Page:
The end of an era was announced Sept. 20 when Walmart declared that it would no longer be selling e-cigarettes in its stores located in the United States. This decision comes in the wake of increasing concern over the safety of such products, which have seen a rise in the number of medical cases potentially related to them.
Walmart stated, “Given the growing federal, state, and local regulatory complexity and uncertainty regarding e-cigarettes, we plan to discontinue the sale of electronic nicotine delivery products at all Walmart and Sam’s Club U.S. locations.”
This news does not come as a huge surprise, as the company recently raised its minimum required age to buy tobacco products to 21 and made public that it would cease selling certain types of flavored electronic cigarettes. It does, however, carry the potential to be a market-shifting change.
Walmart is the largest retailer in the country, and its choices often shift the entire retail landscape. It is incredibly influential in the retail world, and while not all vendors will follow its example, they’ll certainly catch wind of the change, and some will follow suit.
The health scares associated with vaping have been growing in number and publicity as of late, with over 500 people mysteriously falling ill and at least eight dying from vape-related lung disease, according to the Centers for Disease Control. These concerns are only compounded by the youthfulness of the victims — two-thirds of which have been between 18 and 34 — and marketing that targets teens.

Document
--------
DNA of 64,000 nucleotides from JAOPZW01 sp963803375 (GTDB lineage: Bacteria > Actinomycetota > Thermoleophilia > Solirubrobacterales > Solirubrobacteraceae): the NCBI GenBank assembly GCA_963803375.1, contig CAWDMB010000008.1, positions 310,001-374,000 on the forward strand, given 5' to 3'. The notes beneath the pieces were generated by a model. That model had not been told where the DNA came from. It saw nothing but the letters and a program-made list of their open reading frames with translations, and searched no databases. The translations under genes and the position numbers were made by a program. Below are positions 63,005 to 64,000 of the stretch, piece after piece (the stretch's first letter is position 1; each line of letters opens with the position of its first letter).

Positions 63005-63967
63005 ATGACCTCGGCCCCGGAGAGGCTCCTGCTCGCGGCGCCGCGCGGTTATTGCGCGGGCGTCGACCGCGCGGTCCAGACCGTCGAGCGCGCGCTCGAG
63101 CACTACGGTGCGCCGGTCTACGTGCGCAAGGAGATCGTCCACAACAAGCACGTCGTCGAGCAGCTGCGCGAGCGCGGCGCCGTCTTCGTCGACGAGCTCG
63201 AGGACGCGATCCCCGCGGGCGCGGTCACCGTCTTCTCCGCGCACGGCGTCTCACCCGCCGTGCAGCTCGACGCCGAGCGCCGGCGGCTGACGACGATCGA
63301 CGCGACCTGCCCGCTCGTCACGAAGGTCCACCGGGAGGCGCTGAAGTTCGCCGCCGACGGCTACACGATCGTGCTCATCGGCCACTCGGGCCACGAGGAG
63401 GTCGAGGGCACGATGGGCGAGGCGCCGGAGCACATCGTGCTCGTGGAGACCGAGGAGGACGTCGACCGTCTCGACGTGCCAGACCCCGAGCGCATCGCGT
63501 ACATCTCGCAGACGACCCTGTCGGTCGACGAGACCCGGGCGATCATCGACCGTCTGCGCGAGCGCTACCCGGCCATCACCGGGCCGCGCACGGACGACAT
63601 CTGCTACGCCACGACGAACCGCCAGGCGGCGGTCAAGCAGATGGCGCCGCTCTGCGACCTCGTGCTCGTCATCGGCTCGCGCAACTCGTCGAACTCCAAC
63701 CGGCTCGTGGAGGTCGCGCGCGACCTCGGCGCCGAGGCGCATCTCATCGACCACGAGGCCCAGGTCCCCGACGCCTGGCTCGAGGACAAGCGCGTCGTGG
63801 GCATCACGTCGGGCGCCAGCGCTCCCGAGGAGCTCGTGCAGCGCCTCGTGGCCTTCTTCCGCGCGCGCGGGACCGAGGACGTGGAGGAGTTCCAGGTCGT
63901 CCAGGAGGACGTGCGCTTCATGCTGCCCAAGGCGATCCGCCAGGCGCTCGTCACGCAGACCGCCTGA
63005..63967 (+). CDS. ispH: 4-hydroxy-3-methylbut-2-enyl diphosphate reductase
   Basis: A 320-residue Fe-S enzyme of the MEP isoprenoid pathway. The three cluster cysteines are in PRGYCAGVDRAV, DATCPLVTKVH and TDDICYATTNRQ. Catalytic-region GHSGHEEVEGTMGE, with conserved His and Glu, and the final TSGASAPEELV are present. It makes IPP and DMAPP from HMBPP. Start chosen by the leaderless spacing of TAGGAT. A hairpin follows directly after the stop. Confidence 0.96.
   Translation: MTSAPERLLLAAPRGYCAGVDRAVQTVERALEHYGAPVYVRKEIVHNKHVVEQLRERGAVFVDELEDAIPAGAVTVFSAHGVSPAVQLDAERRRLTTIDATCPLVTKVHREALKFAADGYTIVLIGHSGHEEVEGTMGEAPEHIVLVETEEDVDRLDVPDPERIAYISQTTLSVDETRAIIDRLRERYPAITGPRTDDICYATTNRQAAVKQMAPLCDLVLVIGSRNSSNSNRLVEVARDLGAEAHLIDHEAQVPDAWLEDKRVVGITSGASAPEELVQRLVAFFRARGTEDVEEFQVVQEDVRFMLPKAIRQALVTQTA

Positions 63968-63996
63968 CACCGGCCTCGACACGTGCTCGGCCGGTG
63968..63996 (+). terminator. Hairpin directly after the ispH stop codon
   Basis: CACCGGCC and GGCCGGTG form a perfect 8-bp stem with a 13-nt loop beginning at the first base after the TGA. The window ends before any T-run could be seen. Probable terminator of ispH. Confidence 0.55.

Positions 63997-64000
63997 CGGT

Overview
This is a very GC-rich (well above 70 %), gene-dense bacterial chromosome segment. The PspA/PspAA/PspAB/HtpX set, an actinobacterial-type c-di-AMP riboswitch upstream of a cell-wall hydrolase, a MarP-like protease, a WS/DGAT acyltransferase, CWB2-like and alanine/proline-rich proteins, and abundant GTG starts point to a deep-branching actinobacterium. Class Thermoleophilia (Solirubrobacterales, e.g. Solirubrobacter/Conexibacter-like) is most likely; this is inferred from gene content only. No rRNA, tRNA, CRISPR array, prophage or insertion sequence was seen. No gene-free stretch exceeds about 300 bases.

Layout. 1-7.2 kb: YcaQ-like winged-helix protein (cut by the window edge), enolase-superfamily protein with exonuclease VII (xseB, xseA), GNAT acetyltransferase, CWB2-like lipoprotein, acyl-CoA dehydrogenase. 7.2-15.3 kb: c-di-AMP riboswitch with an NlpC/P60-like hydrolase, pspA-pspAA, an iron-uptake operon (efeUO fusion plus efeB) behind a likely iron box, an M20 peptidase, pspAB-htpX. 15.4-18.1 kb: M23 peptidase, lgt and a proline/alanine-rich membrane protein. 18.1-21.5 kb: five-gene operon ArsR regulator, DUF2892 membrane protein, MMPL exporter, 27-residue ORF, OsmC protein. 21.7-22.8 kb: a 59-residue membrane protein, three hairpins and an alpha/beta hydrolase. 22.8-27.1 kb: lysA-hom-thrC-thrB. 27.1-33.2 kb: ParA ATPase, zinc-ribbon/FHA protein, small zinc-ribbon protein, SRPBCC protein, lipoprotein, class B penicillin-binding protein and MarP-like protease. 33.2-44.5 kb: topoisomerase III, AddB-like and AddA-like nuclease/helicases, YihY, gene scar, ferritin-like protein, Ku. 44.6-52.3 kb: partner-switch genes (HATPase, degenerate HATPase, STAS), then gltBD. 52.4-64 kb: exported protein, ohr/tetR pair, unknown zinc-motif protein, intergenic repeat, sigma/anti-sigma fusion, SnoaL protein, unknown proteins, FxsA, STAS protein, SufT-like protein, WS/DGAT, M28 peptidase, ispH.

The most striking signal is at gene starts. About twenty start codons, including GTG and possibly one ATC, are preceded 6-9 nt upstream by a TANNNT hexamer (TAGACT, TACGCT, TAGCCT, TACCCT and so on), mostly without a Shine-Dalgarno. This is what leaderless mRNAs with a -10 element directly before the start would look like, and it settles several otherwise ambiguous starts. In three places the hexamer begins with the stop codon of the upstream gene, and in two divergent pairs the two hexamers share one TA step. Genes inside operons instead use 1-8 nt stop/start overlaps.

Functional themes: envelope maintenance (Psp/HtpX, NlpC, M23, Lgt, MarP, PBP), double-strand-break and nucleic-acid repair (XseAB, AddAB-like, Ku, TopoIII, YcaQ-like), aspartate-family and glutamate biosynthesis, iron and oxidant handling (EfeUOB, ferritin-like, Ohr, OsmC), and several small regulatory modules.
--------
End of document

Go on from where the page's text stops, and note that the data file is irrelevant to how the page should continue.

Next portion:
There has been a dramatic uptick in e-cigarette use among teenagers in the past few years, with studies from the National Institute on Drug Abuse reporting that over 37% of high school seniors acknowledge that they have participated in some form of vaping within the past 12 months. This prevalence, coupled with the correlation between e-cigarette use and potentially significant health concerns, has led to action from retailers such as Rite-Aid, networks such as CNN and CBS, and even the federal government.
A spokesperson for Altria, 35% stakeholder of Juul, noted that the company understands and respects a “retailer’s right to determine what products they want to sell,” though others in the industry, such as those who make the Vuse e-cigarette, expressed that they are disappointed by the decision. Some go even further, pointing out that by making e-cigarettes less accessible, Walmart will actually drive an increase in sales of traditional cigarettes.
Vaping detractors seem to agree with this point. They largely applaud Walmart for what they see as a step in the right direction but view the company’s willingness to continue selling traditional cigarettes as hypocritical. With no foreseeable action on that front, though, it appears that these critics will have to be content with this responsible, albeit small, step forward.
Make no mistake — this move by Walmart is significant, but it is still a micro-advancement in the perceived progression toward e-cigarette reduction. The National Association of Convenience Stores, for example, has not followed in Walmart’s footsteps. Its spokesperson said, “We are not scientists; we are retailers. Our job is to sell legal products responsibly.”
That’s a fair sentiment, though it will be fascinating to see how perceptions change as more research is done on the health effects of vaping and more pressure is potentially applied to the industry. For now, it seems that Walmart and other major corporations have determined that the risk is not worth the reward and are doing their part to ebb the floodwater flow of popularity e-cigarettes have enjoyed over the past few years.
You may be able to take legal steps. If you or someone you know has suffered from vaping-related illness, these developments could be relevant if you file a claim against a vape manufacturer.